I wanted to climb up that cross and touch your cheek,
Put my face by yours and tell you it would be all right.
Even after as we took you down I wanted to hold you,
I wanted a moment.
But sunset was coming and we had to get you to Joseph’s tomb.
All Sabbath I waited like a caged lioness,
Waiting for first light of the new week.
I wanted that moment. Even in a burial cave.
To smooth your hair, wipe your brow, 
Wrap you tight against the cold of death.
When you weren’t there, I thought I would come undone.
But you! Oh you, you were playing with me!
All risen, you let me wait to see until you called my name.
I’m not angry. Go ahead and tease.
Just say my name! 
I follow when you call. I worship where you are.
I dance where you walk alive. 
My Rabboni. My Jesus again. 
 
These are written so that you may believe that Jesus is the Christ, the Son of God, and that by believing you may have life in his name (John 20: 31).

 

Lent - Day 36

 

MEETING THE RISEN JESUS

Week Six

 
Fritz von Uhde. Woman, Why Weepest Thou? 1892.
 
Beyond hope and any expectation, Passion Week ended in triumph. The great reversal occurred when the verdict of “guilty” upon Jesus got reversed by the only true Sovereign Judge. In raising Jesus, the Father vindicated the Son. He answered Pilate’s declaration in presenting a battered and defeated Jesus. Now as the stone popped off the tomb, the Father declared to the world,  “Behold the man!” Jesus emerged rippling with everlasting life in a restored, renewed and eternally resurrected body.
 
Jesus began to reclaim his disheartened disciples. We see him act almost playfully as he takes his time revealing himself to Mary in the garden and the disciples along the road to Emmaus. 
 
Poignantly, he shows himself to Thomas who had missed his first appearance. And tenderly he restores Peter from a threefold denial through an opportunity to declare his love three times, and receive his mission, the mission of the church in triplicate.
 
Artist Fritz von Uhde tenderly depicts Jesus reaching to Mary as he calls her name, turning her dismay to joy. 
 

Day 36 Sunday

THE MARYS
 

That which we have seen and heard we proclaim also to you, so that you too may have fellowship with us; and indeed our fellowship is with the Father and with his Son Jesus Christ (1 John 1: 3).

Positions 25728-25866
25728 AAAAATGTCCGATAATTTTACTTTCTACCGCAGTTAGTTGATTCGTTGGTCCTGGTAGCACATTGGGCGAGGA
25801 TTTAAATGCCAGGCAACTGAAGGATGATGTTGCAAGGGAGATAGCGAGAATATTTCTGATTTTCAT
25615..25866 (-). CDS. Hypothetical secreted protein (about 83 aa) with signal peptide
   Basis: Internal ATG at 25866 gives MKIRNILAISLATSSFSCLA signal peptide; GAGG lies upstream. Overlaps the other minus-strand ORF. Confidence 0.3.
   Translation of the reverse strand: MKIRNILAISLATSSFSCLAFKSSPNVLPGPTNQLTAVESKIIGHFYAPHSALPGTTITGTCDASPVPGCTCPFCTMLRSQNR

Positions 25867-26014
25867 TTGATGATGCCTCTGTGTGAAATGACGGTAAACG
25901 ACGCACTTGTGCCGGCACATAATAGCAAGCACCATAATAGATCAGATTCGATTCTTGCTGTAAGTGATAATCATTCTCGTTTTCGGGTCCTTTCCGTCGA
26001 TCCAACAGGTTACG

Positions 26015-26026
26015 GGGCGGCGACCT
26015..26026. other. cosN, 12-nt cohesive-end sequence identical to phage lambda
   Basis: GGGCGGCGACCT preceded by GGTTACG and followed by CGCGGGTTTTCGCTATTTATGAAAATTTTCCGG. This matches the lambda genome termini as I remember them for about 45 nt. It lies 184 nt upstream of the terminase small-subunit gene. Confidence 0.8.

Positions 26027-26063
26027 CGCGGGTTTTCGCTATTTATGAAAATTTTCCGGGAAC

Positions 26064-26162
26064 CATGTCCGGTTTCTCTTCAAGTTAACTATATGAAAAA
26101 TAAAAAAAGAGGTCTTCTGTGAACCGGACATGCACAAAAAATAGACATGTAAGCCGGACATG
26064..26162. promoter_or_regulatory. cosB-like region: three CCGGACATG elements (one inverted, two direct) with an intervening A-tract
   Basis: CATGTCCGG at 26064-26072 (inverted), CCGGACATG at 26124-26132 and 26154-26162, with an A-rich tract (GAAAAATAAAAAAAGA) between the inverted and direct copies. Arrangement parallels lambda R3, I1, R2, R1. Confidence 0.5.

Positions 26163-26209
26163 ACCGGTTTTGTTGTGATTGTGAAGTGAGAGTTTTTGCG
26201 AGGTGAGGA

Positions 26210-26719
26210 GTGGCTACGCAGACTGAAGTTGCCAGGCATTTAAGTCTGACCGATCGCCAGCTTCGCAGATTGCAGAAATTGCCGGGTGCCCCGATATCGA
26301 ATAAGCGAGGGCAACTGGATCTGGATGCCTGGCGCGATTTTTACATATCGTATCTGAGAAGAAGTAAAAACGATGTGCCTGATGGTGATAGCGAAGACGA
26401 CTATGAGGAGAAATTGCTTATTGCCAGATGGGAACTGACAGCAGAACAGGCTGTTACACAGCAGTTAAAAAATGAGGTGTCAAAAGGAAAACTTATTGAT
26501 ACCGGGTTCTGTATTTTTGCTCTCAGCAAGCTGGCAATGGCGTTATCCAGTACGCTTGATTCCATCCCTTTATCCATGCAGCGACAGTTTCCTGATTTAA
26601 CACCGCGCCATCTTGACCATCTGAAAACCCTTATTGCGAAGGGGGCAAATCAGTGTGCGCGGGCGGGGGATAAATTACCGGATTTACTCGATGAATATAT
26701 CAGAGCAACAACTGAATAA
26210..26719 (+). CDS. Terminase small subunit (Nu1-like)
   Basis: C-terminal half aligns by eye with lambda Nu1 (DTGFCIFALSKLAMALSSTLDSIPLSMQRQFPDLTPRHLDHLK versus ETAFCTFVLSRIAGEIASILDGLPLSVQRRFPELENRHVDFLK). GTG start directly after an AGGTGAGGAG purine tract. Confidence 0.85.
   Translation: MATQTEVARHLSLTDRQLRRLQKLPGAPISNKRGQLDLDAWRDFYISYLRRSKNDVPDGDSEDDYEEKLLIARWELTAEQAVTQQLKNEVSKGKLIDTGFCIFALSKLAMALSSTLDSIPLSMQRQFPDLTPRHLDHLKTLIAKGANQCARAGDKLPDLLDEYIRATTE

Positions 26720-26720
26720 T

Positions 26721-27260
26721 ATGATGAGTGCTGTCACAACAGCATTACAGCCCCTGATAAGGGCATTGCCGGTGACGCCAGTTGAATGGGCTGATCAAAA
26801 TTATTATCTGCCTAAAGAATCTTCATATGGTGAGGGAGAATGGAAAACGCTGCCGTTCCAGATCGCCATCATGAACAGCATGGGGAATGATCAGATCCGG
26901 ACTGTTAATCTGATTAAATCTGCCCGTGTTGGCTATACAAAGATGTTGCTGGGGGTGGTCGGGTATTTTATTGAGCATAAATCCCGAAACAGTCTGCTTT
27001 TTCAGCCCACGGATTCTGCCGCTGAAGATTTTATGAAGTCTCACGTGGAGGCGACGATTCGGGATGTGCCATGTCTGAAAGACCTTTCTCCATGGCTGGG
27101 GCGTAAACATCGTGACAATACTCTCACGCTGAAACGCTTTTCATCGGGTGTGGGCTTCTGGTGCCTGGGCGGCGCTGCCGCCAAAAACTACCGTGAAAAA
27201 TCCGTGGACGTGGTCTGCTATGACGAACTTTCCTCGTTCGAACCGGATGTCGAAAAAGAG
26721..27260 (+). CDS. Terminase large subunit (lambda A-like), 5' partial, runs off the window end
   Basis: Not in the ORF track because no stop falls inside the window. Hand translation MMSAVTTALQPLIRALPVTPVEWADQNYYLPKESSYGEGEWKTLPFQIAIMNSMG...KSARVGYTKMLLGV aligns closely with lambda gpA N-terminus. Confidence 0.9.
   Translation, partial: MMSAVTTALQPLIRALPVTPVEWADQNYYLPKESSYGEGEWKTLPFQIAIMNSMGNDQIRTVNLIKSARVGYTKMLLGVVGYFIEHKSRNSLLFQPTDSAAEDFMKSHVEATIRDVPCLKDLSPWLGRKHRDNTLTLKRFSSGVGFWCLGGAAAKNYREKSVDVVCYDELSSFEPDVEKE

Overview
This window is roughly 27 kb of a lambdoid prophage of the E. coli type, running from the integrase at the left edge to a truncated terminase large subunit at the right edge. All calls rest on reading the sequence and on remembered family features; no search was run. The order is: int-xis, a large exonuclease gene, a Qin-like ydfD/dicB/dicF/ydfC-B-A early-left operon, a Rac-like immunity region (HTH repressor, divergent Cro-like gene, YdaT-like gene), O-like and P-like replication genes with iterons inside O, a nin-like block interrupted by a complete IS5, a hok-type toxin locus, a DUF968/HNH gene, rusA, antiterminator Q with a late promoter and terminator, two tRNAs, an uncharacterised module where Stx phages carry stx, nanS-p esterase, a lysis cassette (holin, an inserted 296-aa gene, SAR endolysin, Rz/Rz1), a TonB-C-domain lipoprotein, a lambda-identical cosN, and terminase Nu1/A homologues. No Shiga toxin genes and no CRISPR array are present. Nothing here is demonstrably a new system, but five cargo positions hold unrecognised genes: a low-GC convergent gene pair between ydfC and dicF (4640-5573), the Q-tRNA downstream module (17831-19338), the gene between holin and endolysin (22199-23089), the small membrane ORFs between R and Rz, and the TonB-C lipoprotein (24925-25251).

FOLLOWING THE SCRIPT

Matthew 28: 1-10
Now after the Sabbath, toward the dawn of the first day of the week, Mary Magdalene and the other Mary went to see the tomb. And behold, there was a great earthquake, for an angel of the Lord descended from heaven and came and rolled back the stone and sat on it. His appearance was like lightning, and his clothing white as snow. And for fear of him the guards trembled and became like dead men. But the angel said to the women, “Do not be afraid, for I know that you seek Jesus who was crucified. He is not here, for he has risen, as he said. Come, see the place where he lay. Then go quickly and tell his disciples that he has risen from the dead, and behold, he is going before you to Galilee; there you will see him. See, I have told you.” So they departed quickly from the tomb with fear and great joy, and ran to tell his disciples. And behold, Jesus met them and said, “Greetings!” And they came up and took hold of his feet and worshiped him. Then Jesus said to them, “Do not be afraid; go and tell my brothers to go to Galilee, and there they will see me.”
 

CAST NOTES

Mary was a popular name in New Testament times! Mary, Jesus’ mother, and Mary of Bethany who anointed Jesus were not one of the Marys named in this account. These were Mary Magdalene, from whom Jesus had cast out seven demons, and Mary the mother of James, Joseph and Salome, about whom we know little.
 
They had come early on the first day of the week to complete the burial process interrupted by the Sabbath that began Friday evening. They expected to tend the dead. Instead they found the stone rolled back, the guards paralyzed with awe, angels proclaiming resurrection and then Jesus himself alive!
 
How can we describe their experience? Master storyteller J.R.R. Tolkien coined the term eucatastrophe for this sudden reversal where something horrible becomes wonderful beyond hope. It’s a “good” catastrophe which changes everything. Tolkien wrote in a letter to his son that the eucatastrophe in a story: